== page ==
I have become one of those women who a month ago I used to make jokes about - a cat lady. While I have always loved animals and been attached to family pets as a kid, I never really understood the people who post pictures of their animals on Facebook or who start a conversation saying, "You'll never guess what Socks did today..."
This summer I completed my clinical pastoral education unit (CPE) working as a hospital chaplain for the Dartmouth-Hitchcock Medical Center in New Hampshire. My primary unit on the hospital was in the Intensive Care Nursery (ICN). A challenging and formative environment, caring for sick and dying infants taught me that in order to minister in times of crisis, I need to further develop my self-care habits.
Anti-Cruelty Society. It was there that I met Cozmo, a seven-year-old, 17 pound cat who had been in the shelter for the past 2 months. I learned that because of his age and size, not one visitor had taken him out of his cage. He reminded me of the babies on the ICN, an innocent being that deserved love despite having qualities that may be seen as obstacles.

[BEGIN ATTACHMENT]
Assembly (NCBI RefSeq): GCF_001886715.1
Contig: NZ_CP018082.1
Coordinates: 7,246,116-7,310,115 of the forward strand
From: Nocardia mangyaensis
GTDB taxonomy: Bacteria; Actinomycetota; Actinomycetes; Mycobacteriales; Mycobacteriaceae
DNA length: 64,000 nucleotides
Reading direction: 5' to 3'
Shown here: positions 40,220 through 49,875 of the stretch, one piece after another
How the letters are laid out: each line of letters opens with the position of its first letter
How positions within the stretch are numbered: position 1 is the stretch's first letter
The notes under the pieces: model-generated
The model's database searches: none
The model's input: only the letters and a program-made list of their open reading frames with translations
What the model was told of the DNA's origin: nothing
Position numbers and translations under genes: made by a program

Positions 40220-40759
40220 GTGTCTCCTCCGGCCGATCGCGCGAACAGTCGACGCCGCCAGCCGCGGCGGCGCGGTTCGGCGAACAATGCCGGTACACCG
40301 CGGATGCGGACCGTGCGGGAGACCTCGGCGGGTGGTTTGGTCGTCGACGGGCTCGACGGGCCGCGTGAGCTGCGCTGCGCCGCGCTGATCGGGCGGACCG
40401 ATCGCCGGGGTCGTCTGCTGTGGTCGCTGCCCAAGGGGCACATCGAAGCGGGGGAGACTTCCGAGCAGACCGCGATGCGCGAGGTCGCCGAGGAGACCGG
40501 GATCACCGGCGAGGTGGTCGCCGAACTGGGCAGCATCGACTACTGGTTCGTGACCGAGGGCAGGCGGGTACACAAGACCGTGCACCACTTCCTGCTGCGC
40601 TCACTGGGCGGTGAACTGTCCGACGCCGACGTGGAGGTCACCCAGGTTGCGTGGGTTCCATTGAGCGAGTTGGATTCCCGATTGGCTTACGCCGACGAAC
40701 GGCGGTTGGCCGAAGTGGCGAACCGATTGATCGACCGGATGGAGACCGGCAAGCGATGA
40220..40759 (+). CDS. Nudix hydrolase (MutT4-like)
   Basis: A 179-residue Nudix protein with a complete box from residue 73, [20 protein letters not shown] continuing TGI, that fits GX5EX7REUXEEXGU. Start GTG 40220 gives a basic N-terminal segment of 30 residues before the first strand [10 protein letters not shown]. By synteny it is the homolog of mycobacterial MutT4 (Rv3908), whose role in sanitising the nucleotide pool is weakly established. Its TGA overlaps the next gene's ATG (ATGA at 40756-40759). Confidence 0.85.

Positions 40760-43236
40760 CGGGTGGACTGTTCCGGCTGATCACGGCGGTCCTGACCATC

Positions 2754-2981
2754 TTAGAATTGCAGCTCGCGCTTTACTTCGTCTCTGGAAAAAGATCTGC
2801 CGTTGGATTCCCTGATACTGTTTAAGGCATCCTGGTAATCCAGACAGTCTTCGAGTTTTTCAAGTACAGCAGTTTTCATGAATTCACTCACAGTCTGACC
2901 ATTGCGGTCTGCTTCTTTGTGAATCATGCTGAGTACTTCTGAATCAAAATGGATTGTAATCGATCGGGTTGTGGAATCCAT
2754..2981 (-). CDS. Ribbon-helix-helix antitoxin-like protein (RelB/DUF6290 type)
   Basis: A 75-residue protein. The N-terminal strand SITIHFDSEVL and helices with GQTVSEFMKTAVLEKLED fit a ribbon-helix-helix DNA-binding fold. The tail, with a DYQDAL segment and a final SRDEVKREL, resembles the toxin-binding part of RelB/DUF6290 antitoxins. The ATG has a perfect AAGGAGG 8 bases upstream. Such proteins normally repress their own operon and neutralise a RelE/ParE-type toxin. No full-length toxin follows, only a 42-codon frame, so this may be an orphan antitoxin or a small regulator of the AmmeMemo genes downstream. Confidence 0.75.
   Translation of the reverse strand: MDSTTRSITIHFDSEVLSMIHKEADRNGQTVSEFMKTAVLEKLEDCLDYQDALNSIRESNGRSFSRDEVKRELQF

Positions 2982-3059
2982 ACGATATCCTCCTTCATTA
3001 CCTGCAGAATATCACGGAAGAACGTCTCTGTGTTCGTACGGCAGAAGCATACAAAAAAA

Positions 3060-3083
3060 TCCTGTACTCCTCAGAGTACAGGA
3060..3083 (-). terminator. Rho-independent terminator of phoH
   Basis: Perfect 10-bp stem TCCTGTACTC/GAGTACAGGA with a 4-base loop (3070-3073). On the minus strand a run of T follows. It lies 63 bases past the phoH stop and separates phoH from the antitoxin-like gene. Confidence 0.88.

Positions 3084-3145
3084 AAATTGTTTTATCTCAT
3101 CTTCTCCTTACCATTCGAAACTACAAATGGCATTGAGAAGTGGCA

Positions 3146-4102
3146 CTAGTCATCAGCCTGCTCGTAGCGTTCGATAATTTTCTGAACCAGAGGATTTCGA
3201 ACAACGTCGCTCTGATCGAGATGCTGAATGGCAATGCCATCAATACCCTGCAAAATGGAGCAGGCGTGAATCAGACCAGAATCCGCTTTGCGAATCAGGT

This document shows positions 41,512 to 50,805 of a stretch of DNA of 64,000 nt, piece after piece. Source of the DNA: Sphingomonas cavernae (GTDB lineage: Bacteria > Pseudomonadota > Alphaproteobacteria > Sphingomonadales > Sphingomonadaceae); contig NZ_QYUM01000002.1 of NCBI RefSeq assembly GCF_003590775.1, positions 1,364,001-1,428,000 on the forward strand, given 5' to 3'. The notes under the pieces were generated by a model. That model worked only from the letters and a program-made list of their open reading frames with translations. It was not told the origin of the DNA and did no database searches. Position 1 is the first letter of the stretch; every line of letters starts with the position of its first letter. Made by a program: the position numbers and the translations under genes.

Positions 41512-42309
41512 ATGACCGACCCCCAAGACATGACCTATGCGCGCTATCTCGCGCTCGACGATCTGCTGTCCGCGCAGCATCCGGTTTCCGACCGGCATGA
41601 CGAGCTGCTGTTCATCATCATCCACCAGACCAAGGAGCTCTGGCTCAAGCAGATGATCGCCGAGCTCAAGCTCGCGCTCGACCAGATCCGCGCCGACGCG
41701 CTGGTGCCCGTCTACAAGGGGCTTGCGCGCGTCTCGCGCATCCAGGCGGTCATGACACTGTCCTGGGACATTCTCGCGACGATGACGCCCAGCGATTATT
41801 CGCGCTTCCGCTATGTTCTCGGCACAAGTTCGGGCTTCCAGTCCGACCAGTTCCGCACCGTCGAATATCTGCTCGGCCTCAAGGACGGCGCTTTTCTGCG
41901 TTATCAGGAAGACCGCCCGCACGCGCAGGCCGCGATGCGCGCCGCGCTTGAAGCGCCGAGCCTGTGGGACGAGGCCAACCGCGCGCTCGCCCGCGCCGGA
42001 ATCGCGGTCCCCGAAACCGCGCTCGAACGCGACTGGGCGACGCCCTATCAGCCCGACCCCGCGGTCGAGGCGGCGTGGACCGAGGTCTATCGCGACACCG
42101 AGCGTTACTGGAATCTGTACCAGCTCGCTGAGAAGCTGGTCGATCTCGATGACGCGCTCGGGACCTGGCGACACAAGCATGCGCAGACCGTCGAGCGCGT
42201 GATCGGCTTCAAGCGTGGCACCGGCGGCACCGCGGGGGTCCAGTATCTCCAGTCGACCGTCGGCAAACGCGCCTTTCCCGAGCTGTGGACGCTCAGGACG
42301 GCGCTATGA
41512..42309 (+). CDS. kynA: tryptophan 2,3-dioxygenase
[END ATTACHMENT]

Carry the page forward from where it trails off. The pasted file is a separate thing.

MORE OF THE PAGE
Rescuing Cozmo has been a great gift to my life. So grateful for love, he is always at my side. Even as I write this, his head is stretched across my hands as they type on the laptop. I knew that rescuing a cat would give me the opportunity to share love with another, and I thought it would fill the void of caring for my patients as I transition from CPE. What I have found is that receiving Cozmo's love is a better gift than receiving. As seminary students, it may be easy to focus on sharing Christ's love to others, but we must also be willing to recieve it in return. We cannot give what we do not have, and everytime I snuggle with my cat, I remind myself that to truly care for God's people I must first care for myself.
I now think differently about people who gush about their pets. If sharing with others the gift of giving and receiving love makes me one of those cat ladies, then it is a label I am happy to wear.